ClimbHI Connects Public School Students To Career Resources

By Staff and Wire Reports | Hawaii Tech
January 18, 2021

Students at public high schools across the state can now connect with career opportunities through an online portal.

Under a new partnership between the Hawaii State Department of Education and Hawaii workforce development nonprofit ClimbHI, the ClimbHI Bridge directly links students and teachers with career, internship and mentorship opportunities at Hawaii businesses and nonprofits.

Participating companies and organizations can create a free account within minutes and post opportunities for students, as well as answer questions and participate in school activities. Students and teachers can review and apply, and track progress through the portal.

Opportunities include guest speaking and teaching, judging and coaching, mentorships, advisory boards, job shadowing, teacher externships, project-based learning, internships, career fair participation, site visits and job-readiness activities.

“This strategic partnership will enable students to access and acquire the skills needed to advance them toward career readiness and employability, including high-demand, specialized careers unique to Hawaii,” Superintendent Dr. Christina Kishimoto said. “It demonstrates what’s possible when dedicated business and industry partners are truly invested in the future talent produced by our public schools.”

Support is provided by the nonprofit Hawaii Executive Collaborative, which has committed to funding the program for five years. ClimbHI Bridge was conceived at the 2018 Hawaii Executive Conference and originally funded by 17 local businesses and nonprofits.

“We’re pleased to be able to support this innovative platform that will help to give students the opportunity to learn directly from professionals in our community,” said Duane Kurisu, board chairman of the Hawaii Executive Collaborative. “Our hope is that by connecting with local businesses, nonprofits and individuals, our youth will discover the potential and their ability to build successful careers in Hawaii.”

ClimbHI is working with the Department to provide virtual training for teachers and administrators and is also encouraging participation from businesses and nonprofits statewide. ClimbHI Bridge will roll out at all HIDOE high schools by the end of 2021, reaching thousands of students.

“ClimbHI Bridge connects our schools with workforce opportunities safely and efficiently, inspiring our keiki from all districts to achieve economic self-sufficiency through the exploration of careers and entrepreneurial opportunities,” ClimbHI President Julie Morikawa said. “Creating awareness around viable career paths in Hawaii is of critical importance to helping the next generation thrive right here at home.”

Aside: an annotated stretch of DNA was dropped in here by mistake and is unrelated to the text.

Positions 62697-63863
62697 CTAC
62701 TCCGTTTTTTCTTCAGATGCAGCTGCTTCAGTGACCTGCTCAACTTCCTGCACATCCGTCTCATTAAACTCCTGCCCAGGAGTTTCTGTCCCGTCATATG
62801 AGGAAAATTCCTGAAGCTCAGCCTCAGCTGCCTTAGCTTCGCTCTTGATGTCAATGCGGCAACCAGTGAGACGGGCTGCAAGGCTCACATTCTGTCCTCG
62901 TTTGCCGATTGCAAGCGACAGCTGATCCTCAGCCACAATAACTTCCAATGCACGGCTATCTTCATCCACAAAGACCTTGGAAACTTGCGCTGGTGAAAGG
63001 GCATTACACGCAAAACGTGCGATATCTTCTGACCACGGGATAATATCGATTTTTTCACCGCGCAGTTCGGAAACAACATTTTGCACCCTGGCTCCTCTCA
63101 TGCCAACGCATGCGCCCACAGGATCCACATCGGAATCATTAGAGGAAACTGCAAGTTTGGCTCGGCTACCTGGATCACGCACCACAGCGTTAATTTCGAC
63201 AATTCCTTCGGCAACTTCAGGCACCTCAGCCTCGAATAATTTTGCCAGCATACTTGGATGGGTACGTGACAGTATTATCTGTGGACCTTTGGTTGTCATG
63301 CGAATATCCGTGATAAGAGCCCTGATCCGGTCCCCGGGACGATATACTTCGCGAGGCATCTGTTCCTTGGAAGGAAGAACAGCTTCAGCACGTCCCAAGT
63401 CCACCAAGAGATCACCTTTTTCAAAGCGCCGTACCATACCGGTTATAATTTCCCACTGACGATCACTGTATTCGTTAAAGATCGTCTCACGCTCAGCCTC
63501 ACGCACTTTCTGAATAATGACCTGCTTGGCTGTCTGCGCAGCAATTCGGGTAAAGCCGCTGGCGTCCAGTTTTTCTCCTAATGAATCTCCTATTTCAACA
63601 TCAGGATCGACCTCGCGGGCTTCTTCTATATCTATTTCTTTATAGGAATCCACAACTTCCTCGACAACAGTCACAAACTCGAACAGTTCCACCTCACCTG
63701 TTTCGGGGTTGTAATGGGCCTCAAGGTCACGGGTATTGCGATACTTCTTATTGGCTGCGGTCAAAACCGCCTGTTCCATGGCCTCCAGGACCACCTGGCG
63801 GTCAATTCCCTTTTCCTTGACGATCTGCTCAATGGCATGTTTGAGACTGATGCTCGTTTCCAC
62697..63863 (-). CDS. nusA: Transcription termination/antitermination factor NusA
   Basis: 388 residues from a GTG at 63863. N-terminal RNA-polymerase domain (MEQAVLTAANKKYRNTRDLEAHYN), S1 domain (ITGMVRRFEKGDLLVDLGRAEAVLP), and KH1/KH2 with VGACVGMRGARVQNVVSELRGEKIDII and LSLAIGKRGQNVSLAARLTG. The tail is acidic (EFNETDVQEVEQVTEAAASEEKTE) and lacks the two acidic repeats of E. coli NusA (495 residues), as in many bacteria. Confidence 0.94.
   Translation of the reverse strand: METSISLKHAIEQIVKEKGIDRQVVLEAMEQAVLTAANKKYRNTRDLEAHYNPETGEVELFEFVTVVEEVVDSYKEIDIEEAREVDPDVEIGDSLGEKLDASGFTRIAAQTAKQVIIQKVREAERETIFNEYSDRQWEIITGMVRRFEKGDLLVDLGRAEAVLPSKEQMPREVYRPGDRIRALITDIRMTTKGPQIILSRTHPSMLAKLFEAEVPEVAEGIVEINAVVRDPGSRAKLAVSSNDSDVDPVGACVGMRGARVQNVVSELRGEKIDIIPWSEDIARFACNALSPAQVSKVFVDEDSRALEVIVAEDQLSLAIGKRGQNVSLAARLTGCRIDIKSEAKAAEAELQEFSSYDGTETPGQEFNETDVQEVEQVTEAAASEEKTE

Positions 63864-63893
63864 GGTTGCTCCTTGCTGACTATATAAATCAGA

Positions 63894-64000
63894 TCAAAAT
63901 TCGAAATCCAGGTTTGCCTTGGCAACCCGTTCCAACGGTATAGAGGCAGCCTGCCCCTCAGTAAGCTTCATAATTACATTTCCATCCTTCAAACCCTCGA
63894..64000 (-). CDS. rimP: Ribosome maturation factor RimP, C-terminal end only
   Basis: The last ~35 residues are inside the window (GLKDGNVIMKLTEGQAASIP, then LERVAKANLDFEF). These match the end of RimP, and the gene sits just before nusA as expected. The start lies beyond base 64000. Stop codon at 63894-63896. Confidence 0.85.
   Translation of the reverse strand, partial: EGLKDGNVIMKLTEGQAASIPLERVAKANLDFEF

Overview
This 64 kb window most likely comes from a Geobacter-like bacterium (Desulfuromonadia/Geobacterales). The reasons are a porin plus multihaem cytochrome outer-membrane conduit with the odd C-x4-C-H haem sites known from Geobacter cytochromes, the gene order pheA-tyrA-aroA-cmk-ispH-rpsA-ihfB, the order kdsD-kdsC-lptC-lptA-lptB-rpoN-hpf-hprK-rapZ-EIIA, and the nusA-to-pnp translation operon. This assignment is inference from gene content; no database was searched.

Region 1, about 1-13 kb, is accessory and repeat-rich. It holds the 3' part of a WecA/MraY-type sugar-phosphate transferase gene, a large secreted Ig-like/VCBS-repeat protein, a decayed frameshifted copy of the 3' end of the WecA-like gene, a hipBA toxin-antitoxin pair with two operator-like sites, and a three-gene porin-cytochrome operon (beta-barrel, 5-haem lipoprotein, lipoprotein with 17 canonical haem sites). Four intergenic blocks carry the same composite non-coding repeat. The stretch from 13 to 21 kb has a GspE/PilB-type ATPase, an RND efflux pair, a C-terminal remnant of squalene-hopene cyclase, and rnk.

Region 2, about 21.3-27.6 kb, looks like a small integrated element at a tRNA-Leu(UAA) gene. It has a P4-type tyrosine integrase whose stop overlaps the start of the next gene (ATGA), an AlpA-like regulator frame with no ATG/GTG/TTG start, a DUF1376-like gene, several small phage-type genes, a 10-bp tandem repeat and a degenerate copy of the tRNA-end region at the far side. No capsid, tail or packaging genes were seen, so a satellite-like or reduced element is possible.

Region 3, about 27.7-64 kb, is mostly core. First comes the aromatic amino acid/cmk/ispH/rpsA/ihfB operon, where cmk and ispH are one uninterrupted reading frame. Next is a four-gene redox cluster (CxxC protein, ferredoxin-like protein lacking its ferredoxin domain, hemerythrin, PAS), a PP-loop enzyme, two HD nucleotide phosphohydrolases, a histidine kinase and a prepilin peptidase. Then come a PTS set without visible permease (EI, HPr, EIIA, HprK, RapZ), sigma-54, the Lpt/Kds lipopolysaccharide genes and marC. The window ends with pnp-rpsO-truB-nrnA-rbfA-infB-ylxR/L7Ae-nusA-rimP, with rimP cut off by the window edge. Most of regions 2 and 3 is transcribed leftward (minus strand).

More than 200 Hawaii businesses and nonprofit organizations are currently offering over 200 opportunities to participating schools on ClimbHI Bridge.

“Participating in ClimbHi Bridge provides us with another way to connect with teachers and students across Hawaii. Our hope is that through our participation, we inspire students to discover the wide range of rewarding opportunities and careers in health care,” Jill Hoggard Green, president and CEO of The Queen’s Health Systems, said.

HIDOE Career and Technical Education (CTE) Program Coordinator Fern White recently used the ClimbHI Bridge portal to host a virtual career fair for students on Hawaii Island. She nearly doubled her initial goal of 10 participating speakers and had approximately 200 students register.

“Educators can now easily access business and nonprofit leaders throughout the state, all in a seamless virtual format,” said White, who is a West Hawaii Complex Area CTE district resource teacher. “This new tool represents a huge step forward for what we can accomplish together in preparing our students for their continued education and career success.”

For more information and to participate, visit or e-mail

About the Hawaii State Department of Education

Hawaii’s public school system was founded on Oct. 15, 1840, by King Kamehameha III. It is the oldest public school system west of the Mississippi and one of the largest in the country – 294 unique schools on seven islands, with more than 22,000 full-time and 20,000 part-time/casual employees serving about 180,000 students, their families and the community. Learn more at

About ClimbHI

Founded in 2011, the Hawaii-based 501(c)(3) nonprofit ClimbHI seeks to inspire students to finish high school and proceed to post-secondary education or employment by exposing them to future career paths and the steps necessary to achieve those goals. For more, visit

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